This long book is a serious biography, and the fact it is part one of a two-volume set is the first indicator that it is a subject Carpenter has spent upwards of three decades researching. The second is his easy handling of so many interlocking strands, weaving the official records and gossipy chronicles into a vibrant account of the reign. This volume charts Henry’s life from birth to the putsch of 1258. The second will cover the rise of the barons, Simon de Montfort’s rebellion and Henry’s final years of weakness and senility.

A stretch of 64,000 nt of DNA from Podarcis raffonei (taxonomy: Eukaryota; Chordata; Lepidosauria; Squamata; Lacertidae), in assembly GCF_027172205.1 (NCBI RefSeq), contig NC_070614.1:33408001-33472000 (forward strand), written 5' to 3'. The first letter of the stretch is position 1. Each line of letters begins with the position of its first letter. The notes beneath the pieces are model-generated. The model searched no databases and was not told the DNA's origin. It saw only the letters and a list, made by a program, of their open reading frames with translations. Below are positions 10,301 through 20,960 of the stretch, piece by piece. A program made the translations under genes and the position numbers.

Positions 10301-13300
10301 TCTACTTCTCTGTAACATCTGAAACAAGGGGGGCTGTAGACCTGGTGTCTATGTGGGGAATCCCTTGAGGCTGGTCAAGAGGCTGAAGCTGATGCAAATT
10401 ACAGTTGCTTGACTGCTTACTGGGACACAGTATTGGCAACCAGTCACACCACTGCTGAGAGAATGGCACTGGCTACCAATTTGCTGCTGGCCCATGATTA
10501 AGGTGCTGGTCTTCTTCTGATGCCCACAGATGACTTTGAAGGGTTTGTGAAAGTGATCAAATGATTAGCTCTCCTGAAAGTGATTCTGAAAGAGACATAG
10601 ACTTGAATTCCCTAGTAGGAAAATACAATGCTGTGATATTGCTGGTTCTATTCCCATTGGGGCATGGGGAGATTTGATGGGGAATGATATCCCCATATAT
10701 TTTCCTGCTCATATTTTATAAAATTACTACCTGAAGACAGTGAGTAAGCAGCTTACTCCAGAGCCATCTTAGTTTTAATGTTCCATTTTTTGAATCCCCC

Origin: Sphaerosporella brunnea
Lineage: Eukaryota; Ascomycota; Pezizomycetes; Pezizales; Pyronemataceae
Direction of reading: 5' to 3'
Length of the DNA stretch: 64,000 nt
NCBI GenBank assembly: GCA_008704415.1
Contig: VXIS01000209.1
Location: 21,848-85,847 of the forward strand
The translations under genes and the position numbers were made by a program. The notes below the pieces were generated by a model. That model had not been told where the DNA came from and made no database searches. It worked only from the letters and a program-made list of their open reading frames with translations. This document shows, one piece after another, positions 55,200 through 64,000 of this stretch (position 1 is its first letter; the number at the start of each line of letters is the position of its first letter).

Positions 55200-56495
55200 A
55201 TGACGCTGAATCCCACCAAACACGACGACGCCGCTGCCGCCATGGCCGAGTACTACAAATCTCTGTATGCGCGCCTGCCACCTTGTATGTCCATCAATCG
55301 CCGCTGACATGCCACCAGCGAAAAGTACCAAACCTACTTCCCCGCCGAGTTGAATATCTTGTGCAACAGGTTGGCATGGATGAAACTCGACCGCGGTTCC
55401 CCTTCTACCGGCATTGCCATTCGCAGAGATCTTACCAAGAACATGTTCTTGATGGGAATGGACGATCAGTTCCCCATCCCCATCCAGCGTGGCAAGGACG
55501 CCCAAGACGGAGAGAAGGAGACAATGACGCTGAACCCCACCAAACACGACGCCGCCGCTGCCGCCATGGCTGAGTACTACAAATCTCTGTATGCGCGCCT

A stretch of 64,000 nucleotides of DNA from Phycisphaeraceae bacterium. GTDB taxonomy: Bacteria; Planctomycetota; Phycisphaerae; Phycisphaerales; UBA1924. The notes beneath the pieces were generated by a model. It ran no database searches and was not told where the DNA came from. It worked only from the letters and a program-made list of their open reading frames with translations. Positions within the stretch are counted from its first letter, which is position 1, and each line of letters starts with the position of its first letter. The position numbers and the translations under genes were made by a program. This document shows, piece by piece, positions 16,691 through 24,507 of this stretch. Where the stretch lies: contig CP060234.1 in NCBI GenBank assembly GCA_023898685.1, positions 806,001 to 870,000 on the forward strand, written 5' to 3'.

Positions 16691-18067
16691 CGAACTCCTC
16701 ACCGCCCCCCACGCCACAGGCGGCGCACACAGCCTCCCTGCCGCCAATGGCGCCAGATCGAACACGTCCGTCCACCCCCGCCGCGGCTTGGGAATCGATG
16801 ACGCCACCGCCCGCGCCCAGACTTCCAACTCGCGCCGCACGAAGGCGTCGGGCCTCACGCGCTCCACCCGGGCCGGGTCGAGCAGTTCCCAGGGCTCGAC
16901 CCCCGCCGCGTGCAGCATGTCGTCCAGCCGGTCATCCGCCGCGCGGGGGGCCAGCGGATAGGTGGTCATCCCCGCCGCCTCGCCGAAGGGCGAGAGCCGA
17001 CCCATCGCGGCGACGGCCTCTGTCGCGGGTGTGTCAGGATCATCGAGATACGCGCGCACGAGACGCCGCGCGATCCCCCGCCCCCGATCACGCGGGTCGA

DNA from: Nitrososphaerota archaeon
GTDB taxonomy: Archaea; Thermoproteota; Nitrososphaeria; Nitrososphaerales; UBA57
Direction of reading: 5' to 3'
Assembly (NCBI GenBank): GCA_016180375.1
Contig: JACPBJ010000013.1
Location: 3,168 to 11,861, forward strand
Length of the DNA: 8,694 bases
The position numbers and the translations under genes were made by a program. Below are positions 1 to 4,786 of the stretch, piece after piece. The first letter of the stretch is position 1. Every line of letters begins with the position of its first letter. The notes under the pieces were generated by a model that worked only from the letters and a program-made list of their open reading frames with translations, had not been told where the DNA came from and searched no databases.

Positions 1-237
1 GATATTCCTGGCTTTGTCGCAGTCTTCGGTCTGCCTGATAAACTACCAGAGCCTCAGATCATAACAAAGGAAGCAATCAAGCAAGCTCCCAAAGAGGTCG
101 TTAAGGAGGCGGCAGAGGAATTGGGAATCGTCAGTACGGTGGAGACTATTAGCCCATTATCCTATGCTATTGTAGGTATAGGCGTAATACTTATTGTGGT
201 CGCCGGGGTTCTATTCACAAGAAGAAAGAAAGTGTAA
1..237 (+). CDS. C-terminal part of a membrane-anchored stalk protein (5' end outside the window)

That Carpenter can create such a vivid account of a man and age so distant is due not only to his ample gifts as a historian, but also to the rich sources for the period. Chroniclers such as Matthew Paris (a fascinating figure in himself) and Roger of Wendover, as well as chancery rolls and pipe rolls (essentially tax returns), provide a near daily record of Henry’s actions. Carpenter has served them well and one looks forward to the concluding volume. There may be more trouble ahead.